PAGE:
Hynes said, "The two of us up here have one thing in common: Neither of us has been elected governor of Illinois."
Comptroller Hynes tried to put himself on equal footing with Governor Quinn who was elevated to the office last January.
Governor Quinn said, "My job was to stabilize our government...restore integrity to the office of governor. I believe I've done that."
Hynes disagreed and pointed to the state's 10 billion dollar deficit pointing to Quinn's apparent decision not to address the problem until after the upcoming primary.
"This election is about now...solutions to the problem now...not after the election," said Hynes.
Quinn said he's still trying to convince lawmakers in Springfield to raise the state's flat income tax from 3 to 4.5 percent. He criticized Hynes' plan to amend the constitution and impose a progressive tax no sooner than 2011.
Quinn said, "You know, when you're governor, you've got to do things now, you can't have a plan down the road."
The candidates also differed on a proposal to pay smaller pension benefits to teachers and state workers hired in the future.
Hynes said, "I believe that current employees and future employees and teachers especially deserve pension benefits that past employees and teachers get."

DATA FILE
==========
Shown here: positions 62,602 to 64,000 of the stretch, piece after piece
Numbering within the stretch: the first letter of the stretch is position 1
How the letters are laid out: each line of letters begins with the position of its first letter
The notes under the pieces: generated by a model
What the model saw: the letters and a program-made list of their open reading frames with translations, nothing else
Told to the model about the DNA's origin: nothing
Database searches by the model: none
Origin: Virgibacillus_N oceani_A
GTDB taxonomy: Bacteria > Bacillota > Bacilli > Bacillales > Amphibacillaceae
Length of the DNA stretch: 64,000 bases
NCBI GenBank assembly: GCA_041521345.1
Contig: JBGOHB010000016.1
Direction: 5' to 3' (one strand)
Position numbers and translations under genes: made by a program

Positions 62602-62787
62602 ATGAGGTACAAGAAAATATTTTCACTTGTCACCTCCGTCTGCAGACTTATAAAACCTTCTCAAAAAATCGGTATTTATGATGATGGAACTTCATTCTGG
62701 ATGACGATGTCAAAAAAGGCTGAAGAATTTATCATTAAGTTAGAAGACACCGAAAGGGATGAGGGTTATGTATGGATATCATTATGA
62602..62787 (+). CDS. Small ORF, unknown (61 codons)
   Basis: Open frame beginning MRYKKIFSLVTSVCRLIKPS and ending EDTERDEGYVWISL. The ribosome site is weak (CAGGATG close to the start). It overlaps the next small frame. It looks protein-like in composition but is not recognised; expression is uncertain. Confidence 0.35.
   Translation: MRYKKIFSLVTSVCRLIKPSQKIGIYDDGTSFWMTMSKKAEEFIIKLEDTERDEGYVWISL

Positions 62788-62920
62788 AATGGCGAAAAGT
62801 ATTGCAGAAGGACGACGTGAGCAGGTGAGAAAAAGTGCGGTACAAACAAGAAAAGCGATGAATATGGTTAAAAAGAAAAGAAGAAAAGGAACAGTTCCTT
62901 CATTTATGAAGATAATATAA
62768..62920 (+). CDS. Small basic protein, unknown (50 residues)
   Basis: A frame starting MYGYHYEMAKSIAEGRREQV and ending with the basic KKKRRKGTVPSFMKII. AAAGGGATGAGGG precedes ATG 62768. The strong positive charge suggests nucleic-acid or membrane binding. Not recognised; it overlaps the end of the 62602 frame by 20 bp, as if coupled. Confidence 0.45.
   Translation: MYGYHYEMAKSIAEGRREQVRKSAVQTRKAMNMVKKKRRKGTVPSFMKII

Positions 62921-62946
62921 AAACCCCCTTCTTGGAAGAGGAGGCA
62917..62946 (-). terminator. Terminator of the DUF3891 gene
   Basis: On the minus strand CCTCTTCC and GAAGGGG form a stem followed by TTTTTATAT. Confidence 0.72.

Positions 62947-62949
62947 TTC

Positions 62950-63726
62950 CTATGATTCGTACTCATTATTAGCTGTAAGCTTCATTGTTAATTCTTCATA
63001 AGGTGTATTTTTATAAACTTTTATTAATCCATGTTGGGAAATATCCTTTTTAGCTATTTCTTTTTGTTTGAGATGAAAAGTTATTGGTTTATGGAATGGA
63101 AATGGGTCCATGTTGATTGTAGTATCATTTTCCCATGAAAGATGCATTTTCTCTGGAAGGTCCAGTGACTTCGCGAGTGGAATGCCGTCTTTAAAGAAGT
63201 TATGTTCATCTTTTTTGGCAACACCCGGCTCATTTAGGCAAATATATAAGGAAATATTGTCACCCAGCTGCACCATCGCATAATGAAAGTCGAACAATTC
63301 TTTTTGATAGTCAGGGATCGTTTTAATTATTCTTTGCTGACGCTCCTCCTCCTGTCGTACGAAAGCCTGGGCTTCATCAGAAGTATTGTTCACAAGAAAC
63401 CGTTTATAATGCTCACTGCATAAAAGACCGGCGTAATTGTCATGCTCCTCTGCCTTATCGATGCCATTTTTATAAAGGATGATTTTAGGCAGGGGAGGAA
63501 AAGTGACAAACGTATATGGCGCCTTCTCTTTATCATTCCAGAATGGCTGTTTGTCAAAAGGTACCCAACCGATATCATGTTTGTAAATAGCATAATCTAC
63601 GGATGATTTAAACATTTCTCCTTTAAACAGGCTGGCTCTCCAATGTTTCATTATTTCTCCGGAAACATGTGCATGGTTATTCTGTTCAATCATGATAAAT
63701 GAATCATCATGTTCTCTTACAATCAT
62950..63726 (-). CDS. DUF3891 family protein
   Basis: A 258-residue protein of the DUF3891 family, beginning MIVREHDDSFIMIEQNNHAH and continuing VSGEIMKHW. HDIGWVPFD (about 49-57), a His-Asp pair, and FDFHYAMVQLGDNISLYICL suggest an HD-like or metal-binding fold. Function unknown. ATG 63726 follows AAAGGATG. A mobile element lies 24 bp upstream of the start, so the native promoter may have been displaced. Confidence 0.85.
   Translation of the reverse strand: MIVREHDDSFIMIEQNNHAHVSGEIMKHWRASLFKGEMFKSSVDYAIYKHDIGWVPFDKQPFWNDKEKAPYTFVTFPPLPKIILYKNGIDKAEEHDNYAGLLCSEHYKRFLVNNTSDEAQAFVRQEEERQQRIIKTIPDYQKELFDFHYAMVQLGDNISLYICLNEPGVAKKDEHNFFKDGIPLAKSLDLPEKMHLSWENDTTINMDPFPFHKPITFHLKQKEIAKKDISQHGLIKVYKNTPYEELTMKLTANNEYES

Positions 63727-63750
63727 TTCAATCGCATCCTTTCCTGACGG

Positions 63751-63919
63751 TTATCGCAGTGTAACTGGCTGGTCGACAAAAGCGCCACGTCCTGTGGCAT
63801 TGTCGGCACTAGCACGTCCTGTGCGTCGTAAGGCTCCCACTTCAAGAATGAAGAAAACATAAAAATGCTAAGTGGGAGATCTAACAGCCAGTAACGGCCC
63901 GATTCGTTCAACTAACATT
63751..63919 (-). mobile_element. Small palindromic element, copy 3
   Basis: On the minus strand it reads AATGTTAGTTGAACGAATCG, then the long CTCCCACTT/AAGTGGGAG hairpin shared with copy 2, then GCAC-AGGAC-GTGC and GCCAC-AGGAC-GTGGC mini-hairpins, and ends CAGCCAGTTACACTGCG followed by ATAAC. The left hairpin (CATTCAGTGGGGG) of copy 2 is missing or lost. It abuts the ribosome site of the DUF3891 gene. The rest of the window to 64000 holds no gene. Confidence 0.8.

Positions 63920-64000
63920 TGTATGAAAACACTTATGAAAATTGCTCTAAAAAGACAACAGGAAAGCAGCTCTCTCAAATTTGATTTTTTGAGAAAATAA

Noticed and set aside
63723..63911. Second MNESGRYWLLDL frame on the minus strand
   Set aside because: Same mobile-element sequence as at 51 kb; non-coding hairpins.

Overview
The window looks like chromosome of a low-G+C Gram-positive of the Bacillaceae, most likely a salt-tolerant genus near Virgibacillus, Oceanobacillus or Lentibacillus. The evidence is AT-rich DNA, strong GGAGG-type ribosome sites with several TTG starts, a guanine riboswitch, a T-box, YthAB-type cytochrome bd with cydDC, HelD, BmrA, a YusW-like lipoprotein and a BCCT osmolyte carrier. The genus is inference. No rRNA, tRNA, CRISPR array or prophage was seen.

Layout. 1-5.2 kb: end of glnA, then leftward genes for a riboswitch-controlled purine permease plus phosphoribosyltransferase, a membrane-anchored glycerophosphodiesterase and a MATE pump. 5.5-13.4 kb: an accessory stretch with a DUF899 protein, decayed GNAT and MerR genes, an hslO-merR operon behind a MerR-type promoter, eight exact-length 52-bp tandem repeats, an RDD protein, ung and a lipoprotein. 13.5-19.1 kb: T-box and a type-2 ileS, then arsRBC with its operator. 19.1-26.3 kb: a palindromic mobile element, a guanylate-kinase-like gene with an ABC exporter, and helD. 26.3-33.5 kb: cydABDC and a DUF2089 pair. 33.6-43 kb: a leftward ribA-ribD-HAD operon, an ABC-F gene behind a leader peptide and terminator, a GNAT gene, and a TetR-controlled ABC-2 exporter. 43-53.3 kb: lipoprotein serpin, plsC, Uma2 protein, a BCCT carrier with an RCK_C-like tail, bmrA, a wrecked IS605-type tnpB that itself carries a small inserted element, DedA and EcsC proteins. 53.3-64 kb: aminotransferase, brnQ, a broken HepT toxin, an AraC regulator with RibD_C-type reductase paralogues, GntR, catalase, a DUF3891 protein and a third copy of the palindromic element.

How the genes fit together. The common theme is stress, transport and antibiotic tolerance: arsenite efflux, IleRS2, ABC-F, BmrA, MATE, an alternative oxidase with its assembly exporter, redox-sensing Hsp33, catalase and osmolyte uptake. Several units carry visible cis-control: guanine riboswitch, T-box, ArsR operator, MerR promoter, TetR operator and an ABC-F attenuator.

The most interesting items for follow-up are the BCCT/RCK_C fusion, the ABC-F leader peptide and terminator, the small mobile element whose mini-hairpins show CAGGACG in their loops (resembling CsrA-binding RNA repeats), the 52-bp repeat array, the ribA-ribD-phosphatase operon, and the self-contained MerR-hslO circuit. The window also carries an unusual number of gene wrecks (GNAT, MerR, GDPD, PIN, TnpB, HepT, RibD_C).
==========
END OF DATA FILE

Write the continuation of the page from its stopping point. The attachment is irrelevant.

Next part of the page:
Quinn said, "We're not going to have a balanced budget in Illinois, the issue he wants talk about, unless we deal with public pension reform and it takes some courage to do that."
Hynes responded, "On the two-tiered system, he's been all over the map. First he was for it, then he was against it, then he was for it. That is not healthy and not helpful."
Throughout the debate Hynes continued his attack on Quinn's leadership stating, "You can't be inconsistent, you can't flip-flop, you can't be changing course every other week."
Quinn responded, "My opponent wants to be governor, I am the governor...been governor for nine months. I think I've show over and over again getting things done."
Candidates Dock Walls and Ed Scanlon were not invited to the debate. The Union League decided that neither Democrat had done well enough in pre-election polls to be considered a serious contender in the primary.
Walls and Scanlon disagree. They believe they should have been invited despite any pre-election poll.